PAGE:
War of the Rebellion: Serial 087 Page 0446 Chapter LIV. OPERATIONS IN SE. VA. AND N. C.

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throat cut. Whether this was true or not, it soon became the belief of all the men in the command, and in retaliation almost every house was set on fire. Every effort was made by the officers to stop this incendiarism (which most likely punished only the innocent), and with partial success. No infantry force of the enemy was anywhere encountered, except that defending Hicksford. General Hill's corps, the people thought would attack us, but we saw nothing of it.

It was impossible to destroy the railroad between the Nottoway and Stony Creak in the time for which we were rationed, as we should in that section be greatly delayed by the additional streams we should have to cross-namely, the Sappony Creek, the Stony Creek, and the Rowanty Creek-all of which would require pontoon bridges. This section is now, however, utterly useless to the enemy, nor can any considerable force remain there to protest it, for want of supplies. The iron accumulated at Stony Creak is only a small amount drawn down from north of that point by taking up the track-not over two miles. All the ties accumulated there were burned by General Gregg and these rails thrown on them.

Moreover, it is an easy task to go now and destroy it as soon as the frost will permit the ties to come out of the ground, to which they are now frozen fast. The later occurrence would have prevented my destroying but a portion of it, even up to this time, for if I had gone direct without interruption, from Hicksford back to the Nottoway, I could not have destroyed more than the part between in and the Sappony before this heavy frost came. I would respectfully request that if the destruction of this portion is desirable that I be allowed to complete it by starting down the Halifax road with my corps a brigade of cavalry, and a sufficiency of pontoon to bridge all the streams at once-about 500 feet. This can be done in there or four days' time, and communication can be kept up all the while, so that an offer of battle there by the enemy can be accepted without any uncertainty as to its progress, in the knowledge of the general commanding the Army of the Potomac.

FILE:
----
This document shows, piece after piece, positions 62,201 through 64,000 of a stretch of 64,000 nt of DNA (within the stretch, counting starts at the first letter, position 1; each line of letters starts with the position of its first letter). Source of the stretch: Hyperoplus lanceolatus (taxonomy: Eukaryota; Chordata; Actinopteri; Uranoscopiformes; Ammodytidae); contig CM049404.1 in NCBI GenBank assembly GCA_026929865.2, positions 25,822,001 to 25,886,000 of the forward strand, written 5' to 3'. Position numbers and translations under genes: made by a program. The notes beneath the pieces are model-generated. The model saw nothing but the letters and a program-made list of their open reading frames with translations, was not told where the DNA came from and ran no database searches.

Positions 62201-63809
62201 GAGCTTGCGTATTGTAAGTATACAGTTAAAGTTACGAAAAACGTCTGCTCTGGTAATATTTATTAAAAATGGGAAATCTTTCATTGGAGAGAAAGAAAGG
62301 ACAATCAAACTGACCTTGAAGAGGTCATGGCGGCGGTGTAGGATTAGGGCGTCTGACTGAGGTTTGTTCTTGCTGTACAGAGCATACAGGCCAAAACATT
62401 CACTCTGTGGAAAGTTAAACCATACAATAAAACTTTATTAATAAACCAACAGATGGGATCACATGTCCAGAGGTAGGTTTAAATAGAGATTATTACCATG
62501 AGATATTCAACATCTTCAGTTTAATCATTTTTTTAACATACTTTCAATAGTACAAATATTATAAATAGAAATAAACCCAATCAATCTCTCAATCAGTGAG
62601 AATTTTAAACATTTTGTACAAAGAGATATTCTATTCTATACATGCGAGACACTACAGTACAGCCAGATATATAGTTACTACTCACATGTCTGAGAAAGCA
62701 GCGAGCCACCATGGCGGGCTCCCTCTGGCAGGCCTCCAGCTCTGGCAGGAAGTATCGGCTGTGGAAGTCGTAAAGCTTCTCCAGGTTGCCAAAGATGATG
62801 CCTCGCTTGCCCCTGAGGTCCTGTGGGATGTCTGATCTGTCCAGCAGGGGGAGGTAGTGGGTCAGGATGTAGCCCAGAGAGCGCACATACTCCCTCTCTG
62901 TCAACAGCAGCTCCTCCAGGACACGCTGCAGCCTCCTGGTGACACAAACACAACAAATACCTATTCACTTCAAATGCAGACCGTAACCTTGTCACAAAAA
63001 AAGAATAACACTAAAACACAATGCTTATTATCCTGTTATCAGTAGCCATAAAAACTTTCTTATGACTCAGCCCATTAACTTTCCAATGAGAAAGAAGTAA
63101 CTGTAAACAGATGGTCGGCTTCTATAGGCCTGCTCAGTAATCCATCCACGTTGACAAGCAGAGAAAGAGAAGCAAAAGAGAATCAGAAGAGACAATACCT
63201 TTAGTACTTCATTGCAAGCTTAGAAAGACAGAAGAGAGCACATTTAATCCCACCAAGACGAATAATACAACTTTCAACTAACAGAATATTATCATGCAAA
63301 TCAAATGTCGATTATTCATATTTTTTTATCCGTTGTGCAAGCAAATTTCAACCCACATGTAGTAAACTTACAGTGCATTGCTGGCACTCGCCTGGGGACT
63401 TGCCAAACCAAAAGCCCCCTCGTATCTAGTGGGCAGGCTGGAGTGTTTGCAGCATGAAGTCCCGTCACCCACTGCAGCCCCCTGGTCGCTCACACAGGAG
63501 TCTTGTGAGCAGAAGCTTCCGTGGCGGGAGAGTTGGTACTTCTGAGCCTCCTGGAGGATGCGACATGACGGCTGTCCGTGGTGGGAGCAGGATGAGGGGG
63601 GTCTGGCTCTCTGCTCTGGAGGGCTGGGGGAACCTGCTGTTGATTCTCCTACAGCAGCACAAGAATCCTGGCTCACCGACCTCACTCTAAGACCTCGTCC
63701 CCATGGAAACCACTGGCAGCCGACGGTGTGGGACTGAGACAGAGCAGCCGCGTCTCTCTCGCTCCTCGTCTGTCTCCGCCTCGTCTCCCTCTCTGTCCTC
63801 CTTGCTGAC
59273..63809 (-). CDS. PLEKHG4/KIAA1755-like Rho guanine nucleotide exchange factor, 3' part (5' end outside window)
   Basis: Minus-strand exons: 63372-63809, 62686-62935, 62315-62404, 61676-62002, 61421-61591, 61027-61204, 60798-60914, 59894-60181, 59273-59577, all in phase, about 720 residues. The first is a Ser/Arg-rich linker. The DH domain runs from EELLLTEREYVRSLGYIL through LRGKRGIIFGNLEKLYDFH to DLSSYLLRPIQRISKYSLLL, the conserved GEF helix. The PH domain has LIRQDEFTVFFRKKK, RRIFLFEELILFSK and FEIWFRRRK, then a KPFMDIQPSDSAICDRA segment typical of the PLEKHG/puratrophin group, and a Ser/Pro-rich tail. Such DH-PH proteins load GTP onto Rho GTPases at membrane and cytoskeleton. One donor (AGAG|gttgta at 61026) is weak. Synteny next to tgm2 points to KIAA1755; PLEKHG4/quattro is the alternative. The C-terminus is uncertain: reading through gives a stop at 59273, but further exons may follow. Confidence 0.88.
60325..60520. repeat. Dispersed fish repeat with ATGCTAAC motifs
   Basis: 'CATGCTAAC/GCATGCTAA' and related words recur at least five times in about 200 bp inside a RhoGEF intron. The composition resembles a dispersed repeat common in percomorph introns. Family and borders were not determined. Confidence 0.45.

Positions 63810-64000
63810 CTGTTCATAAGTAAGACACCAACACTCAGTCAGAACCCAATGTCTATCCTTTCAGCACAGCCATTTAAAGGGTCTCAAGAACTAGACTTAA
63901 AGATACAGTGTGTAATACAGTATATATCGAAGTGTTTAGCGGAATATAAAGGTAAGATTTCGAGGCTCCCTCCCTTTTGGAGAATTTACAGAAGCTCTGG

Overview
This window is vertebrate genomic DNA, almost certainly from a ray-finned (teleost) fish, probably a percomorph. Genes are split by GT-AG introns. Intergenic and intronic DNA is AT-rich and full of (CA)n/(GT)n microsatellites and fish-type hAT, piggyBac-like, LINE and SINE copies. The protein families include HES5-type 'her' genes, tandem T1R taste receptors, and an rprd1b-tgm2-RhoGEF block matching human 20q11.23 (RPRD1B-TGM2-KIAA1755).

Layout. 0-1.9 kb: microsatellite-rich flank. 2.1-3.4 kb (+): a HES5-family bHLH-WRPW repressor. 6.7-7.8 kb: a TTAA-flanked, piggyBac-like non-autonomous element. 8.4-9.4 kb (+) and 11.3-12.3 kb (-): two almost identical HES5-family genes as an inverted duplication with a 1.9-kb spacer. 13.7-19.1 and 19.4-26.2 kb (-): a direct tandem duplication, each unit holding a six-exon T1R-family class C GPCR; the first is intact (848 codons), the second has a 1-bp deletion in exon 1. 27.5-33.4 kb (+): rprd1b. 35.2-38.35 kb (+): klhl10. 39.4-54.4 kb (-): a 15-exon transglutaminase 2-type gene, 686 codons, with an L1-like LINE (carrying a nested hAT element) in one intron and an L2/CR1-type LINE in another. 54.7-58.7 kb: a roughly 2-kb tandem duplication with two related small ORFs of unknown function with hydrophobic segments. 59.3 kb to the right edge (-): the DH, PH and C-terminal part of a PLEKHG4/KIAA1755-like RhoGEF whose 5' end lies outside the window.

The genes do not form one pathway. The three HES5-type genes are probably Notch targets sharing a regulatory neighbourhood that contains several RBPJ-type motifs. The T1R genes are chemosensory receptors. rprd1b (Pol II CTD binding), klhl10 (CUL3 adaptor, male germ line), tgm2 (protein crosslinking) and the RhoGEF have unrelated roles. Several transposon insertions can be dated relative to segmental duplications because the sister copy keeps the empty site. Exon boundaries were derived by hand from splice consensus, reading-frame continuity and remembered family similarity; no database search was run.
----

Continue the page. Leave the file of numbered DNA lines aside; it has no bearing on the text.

I have made my acknowledgments to my command in a general order, a copy of which is furnished herewith. Division reports, with list of casualties, will be sent in as soon as received. Our loss was inconsiderable. We captured a few prisoners.

Very respectfully, your obedient servant,



P. S.- The note I dispatched from Sussex Court House seemed to me to contain the principal facts and results of the expedition. I have been delayed in making a full report by the absence of any reports from division commanders, by the requirements of the ordered to get ready my supplies on my return for an immediate movements, and by changing my headquarters in a very cold day, which, beside disarranging all my office arrangements, made it almost impossible to write at any length in the cold. I am very tired, too, from previous exertion.



Brigadier General S. WILLIAMS,

Assistant Adjutant-General.